Combined Three-Year Education Plan and Annual Education Results Report 2010-2014

Alberta Education requires school jurisdictions to submit a Three-Year Education Plan and an Annual Education Results Report on a yearly basis.

The District’s Three Year Education Plan for 2011-2014 has been developed within the context of the District Mission, Vision and Priorities. The Annual Education Results Report 2010-2011 highlights results achieved by the District.  The Board of Trustees have approved  the report and is was submitted to Alberta Education at the end of November.

Click here to view combined Three-Year Education Plan for 2010-2014 and the Annual Education Results Report for 2010-2011 .

Edmonton Public Schools… In the News

Proposed fall break a hot topic for Edmonton parents
An Edmonton Public Schools’ survey that asks if students should sacrifice a week of summer holidays in exchange for a fall break has prompted record response from the public, says a school division spokeswoman. Nearly 4,500 people have answered the online survey since it opened Oct. 14, Jane Sterling said Tuesday.

City schools count up the cash
Edmonton’s two main school boards found out they will immediately receive a total of $18.6 million in new money out of the $107 million in education funding Premier Alison Redford restored this week.

Also worth noting:

Tidy test scores not true indicators of real learning – Letters to Editor –  The Edmonton Journal
Our new Premier Alison Redford has committed to ending Grade 3 and 6 provincial achievement exams while offering “regular but sensitive measurements of academic performance and expected outcomes.” The case against standardized testing goes something like this: it’s not that standardized test scores don’t tell us anything. A child’s test score is a reliable and accurate way of assessing the size of the houses near a school. This means that too many tests are reporting on what children bring to school and not necessarily what they learn at school. It’s also important to note that a correct answer on a test does not necessarily signal understanding, and a wrong answer does not necessarily signal an absence of understanding. Real learning is really messy. Standardized tests are nothing if not tidy. See the problem? The bane of reducing learning to a test score is that it inevitably overvalues whatever can be quantified and undervalues what cannot. This is why any attempt to reduce learning to numbers is at best unhelpful and at worst harmful, and anyone who calls the process of reducing the messiness of teaching and learning to a tidy test score a “public service” is neglectfully ignorant, wilfully blind or outright lying.  -  Joe Bower, Red Deer

We want to see new hires – Letters to Editor – The Edmonton Journal
Re: “City schools count up the cash; Restored $18.6M in provincial funds expected to have tangible impact in system, minister says,” The Journal, Oct. 15. I was delighted to see that Alberta Education is going to hold school boards accountable for these new funds and that more teachers will be in classrooms. As of Oct. 15, about 15 per cent of the school year has been completed. Since this money is coming later in the school year, boards will even be able to add more teachers than if these teachers started on the first day of school. Albertans want to see that this new money results in more teachers in classrooms. Why not post on Alberta Education’s website the amount of money each school board receives, the number of new teachers hired and the number of new classrooms since Sept. 1?  – Gary Marcellus, retired teacher, Edmonton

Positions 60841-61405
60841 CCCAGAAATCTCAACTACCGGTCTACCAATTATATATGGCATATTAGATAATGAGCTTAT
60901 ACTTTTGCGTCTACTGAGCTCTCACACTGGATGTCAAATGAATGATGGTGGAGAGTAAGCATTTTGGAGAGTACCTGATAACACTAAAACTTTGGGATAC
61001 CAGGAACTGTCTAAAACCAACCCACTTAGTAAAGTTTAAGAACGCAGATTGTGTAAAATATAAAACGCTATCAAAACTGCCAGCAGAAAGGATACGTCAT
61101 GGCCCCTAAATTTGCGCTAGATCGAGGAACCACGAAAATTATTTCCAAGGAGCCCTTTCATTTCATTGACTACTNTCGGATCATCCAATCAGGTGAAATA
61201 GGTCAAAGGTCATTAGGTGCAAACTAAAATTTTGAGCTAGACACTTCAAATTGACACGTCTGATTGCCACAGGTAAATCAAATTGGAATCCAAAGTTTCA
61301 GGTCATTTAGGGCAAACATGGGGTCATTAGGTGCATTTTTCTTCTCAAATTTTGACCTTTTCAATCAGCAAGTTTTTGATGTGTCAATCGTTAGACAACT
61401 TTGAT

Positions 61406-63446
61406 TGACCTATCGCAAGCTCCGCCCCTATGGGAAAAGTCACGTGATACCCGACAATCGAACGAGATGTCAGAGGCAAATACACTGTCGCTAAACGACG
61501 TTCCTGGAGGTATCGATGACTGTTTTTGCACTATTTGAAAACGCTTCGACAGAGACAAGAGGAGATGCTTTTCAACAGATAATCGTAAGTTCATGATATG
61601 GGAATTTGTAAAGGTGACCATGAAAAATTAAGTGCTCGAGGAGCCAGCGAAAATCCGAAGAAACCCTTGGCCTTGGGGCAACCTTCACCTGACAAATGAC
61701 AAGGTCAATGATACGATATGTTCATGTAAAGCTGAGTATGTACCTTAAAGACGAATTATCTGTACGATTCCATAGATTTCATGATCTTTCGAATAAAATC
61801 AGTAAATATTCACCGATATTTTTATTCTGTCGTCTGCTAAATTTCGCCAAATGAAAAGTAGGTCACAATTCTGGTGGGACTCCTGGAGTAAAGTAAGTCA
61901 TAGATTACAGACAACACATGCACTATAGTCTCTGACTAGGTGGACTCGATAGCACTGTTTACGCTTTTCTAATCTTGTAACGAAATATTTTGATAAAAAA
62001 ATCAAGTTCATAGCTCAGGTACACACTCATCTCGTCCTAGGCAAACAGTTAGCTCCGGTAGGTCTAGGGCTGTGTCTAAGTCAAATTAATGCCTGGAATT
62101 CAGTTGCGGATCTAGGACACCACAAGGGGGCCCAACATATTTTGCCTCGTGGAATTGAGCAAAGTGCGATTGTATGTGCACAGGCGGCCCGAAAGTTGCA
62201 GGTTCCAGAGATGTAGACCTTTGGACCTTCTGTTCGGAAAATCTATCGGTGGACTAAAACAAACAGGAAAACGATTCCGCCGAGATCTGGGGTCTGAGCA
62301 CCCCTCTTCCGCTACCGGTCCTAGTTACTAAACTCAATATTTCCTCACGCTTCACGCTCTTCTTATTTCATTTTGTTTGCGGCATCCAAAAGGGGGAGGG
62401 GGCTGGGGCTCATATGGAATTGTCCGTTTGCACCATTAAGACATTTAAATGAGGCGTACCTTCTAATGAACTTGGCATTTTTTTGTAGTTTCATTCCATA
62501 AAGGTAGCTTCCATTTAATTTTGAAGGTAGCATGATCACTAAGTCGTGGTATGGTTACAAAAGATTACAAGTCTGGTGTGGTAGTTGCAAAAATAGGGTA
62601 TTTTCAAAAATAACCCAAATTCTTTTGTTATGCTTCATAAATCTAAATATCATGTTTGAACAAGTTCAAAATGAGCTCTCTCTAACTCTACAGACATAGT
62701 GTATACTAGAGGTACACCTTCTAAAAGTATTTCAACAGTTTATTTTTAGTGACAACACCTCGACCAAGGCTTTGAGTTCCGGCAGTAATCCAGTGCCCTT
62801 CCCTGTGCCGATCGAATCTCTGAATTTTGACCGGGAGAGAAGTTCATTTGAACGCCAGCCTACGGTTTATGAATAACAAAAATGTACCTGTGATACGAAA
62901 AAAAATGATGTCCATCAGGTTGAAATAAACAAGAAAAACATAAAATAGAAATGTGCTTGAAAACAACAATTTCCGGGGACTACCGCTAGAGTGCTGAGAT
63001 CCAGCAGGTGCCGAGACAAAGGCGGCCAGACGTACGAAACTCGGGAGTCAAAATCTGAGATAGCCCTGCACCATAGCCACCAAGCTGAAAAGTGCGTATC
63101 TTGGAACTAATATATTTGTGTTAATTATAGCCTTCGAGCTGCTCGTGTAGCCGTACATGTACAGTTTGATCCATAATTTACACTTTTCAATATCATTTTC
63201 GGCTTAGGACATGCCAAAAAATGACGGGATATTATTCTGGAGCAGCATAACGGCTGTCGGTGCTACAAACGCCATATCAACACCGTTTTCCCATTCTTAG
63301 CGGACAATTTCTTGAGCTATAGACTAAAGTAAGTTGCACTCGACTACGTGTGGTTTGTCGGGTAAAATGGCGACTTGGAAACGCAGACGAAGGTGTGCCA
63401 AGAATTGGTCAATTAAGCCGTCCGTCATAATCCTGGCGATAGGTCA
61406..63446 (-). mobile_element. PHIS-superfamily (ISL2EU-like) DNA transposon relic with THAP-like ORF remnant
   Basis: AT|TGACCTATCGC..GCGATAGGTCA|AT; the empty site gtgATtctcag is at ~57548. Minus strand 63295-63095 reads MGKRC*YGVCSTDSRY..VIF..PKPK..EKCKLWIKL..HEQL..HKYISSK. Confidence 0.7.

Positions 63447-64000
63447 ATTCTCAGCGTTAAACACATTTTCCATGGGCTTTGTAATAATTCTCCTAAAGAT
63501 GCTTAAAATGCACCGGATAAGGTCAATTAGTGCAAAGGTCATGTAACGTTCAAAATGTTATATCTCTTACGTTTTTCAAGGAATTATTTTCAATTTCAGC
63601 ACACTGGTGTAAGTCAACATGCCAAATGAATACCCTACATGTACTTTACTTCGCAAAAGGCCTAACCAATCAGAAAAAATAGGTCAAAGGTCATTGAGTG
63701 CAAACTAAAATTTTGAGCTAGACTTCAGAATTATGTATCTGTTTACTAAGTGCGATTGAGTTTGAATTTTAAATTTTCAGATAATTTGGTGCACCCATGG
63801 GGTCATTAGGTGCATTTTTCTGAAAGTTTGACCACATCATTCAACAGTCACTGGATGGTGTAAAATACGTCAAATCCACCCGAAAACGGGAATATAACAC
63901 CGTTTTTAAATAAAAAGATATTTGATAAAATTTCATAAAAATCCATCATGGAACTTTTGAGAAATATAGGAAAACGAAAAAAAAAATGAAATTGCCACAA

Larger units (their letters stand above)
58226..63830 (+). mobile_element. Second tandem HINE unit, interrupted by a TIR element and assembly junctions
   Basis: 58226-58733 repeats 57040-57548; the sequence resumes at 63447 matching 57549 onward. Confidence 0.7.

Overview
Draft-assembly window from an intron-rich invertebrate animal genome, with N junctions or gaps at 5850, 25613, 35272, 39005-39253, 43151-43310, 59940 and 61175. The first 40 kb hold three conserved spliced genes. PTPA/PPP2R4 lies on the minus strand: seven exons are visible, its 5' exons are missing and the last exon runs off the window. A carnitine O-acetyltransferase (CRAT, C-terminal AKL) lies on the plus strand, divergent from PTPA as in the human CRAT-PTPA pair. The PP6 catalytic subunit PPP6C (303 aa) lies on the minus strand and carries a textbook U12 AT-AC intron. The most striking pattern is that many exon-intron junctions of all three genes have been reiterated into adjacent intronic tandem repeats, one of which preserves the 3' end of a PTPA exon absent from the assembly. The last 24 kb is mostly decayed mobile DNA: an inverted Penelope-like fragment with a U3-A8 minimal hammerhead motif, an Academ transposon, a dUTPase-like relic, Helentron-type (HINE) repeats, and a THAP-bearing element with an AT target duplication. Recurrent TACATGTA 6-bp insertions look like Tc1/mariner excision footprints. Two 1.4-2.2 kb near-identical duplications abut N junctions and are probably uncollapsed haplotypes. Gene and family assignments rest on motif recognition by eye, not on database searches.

2011/2012 Curriculum Handbooks for Parents

The 2011/2012 Curriculum Handbooks for Parents, Curriculum Summaries for Kindergarten to Grade 9 and senior high school and the Curriculum Express for Parents for Kindergarten to Grade 3 are now available in both digital and print format and produced in both English and French.

The handbooks, produced by Alberta Education, can be downloaded for viewing and printing. They can also be purchased from the Learning Resources Centre, 780-427-2767 (toll-free by first dialing 310-0000).  An order form is available on the Education website.

The handbooks offer parents in-depth information about what students are expected to learn at each grade level of the curriculum; the Curriculum Summaries provide concise, grade-at-a-glance information; and the Curriculum Express for Parents gives a short explanation of the curriculum for parents who are English language learners.

Flash Mob highlights importance of high school completion

In celebration of Education Week (May 2-6), Alberta Education and Edmonton Public Schools came together to organize a flash mob in hopes of bringing attention to the importance of high school completion. On Friday, May 6 approximately 150 students, parents and other stakeholders carried out a dynamic performance for a surprised lunchtime crowd in Edmonton City Centre.

Talented and enthusiastic students from Lillian Osborne, Jasper Place, Florence Hallock and Victoria schools committed to rehearsing and executing a high-energy dance choreographed by Lillian Osborne teacher Kerri Neitsch, evoking cheers and applause from those who witnessed the performance first hand. Minister of Education, Dave Hancock even took part in the fun!

Click here to see a video of the performance and learn more about the Alberta Education’s High School Completion Strategic Framework.

To scroll through photos of the flash mob performance or the group rehearsal, visit the Edmonton Public Schools flickr page.